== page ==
While the startup applies a five per cent service fee across-the-board on donations, it has recently adopted a ‘freemium’ model. This means that non-profit organisations can register and use basic tools for free. Corporates, however, can sign up and pay to enable corporate social responsibility (CSR) and allow employees to raise funds for their favourite charities.

According to Rogers, the company has not broken even yet. It is aiming to become profitable Q3 2014.

The Asian fundraiser/donor


He added that while there has been a market for ‘event’ fundraising, which includes climbing mountains or jumping out of planes to raise money for charity, Asians are more inclined to give to a cause and support local projects with measurable outcomes.

In addition, there have been more donors in Asia as well, even though trust has always been an issue when it comes to making donations online. This “seismic shift”, he added, is the result of an apparent surge of e-commerce usage in Asia. “It’s now commonplace to shop for goods and services online, so donating online is becoming increasingly common as well,” he said.

When asked about the benefits of moving online for a non-profit, Rogers said that online fundraising can help these organisations reach more eyeballs. “Typically,” he explained, “the cost per dollar of fund-raising through traditional methods such as face-to-face donor acquisition or Gala events is 50 cents or more.”

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He further noted, “You can only knock on so many doors, but when you have someone fundraising for you online, it’s easy to share via social networks and reach like-minded people who are likely to click through and support the campaign.”

However, when it comes to making donations or gift-giving, Asians are often thought of as people with a penchant for a more personal touch. The simple act of giving money in person directly is considered more sincere than giving through another channel. How can SimplyGiving then help these people — who might not feel comfortable donating money online — make informed decisions?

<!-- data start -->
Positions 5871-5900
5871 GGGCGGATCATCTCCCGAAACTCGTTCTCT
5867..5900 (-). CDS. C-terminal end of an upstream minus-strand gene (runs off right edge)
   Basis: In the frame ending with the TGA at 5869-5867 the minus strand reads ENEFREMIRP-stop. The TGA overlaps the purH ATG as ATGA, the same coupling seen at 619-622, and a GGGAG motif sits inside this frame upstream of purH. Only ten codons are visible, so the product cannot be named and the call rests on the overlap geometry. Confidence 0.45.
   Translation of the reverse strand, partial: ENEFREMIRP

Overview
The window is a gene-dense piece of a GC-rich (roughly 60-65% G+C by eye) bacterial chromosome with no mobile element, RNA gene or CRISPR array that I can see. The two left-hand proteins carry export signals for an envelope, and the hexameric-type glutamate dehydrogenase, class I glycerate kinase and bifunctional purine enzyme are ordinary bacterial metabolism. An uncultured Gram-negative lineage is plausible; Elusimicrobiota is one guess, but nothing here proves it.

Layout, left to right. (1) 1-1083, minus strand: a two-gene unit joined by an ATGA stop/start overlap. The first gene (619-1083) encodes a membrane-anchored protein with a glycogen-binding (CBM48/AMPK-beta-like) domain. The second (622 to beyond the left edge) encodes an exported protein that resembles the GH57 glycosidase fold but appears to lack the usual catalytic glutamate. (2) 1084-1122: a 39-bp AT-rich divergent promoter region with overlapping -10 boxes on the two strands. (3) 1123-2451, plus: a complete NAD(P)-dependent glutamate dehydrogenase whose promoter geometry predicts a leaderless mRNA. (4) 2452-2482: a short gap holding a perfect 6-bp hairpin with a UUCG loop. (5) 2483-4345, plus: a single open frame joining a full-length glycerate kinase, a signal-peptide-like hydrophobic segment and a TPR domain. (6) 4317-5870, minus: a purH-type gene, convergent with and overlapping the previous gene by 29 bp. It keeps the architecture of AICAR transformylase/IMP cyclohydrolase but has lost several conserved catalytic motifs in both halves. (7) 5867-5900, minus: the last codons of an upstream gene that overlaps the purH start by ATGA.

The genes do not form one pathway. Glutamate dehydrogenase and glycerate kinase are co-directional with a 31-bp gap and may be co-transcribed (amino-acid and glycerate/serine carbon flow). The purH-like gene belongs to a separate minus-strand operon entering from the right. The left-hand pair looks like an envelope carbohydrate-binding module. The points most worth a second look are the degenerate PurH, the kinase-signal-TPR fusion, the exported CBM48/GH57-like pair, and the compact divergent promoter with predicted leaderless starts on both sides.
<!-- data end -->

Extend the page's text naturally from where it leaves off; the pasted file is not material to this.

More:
Rogers answered,

“With regards to the myth of Asian’s rather giving in person, the demand for online giving is actually being driven by the donor. Non-profits are scrambling to get online because this is where potential donors are now communicating and researching prior to making an informed giving choice. Needless to say, a lot of the online success is being driven by a younger audience who ‘get’ technology. There will always be a place for major gifts and a more traditional form of philanthropy.”

The startup has also introduced leaderboards for companies fundraising for a cause. This increases competition between the employees and gets them to raise even more money.

“If donating involves more than one click — we’ll lose donors,” said Rogers, adding that one of the biggest challenges faced by the firm is to find an online payment solution to simplify the process of giving.

Donors are allowed to choose from 100 currencies, and multiple common credit cards as well as payment methods like UnionPay, eNets, AliPay and bank transfers.

Users can also choose to donate with PayPal, even though Singaporean residents will no longer be able to give to foreign charities. Rogers wrote in an official blog post last April, “This change only affects Singapore residents wishing to donate to fundraisers overseas. It’s important that we adjust to changes in legislation to provide a safe and enjoyable giving experience for our online community of fundraisers, donors and nonprofits.”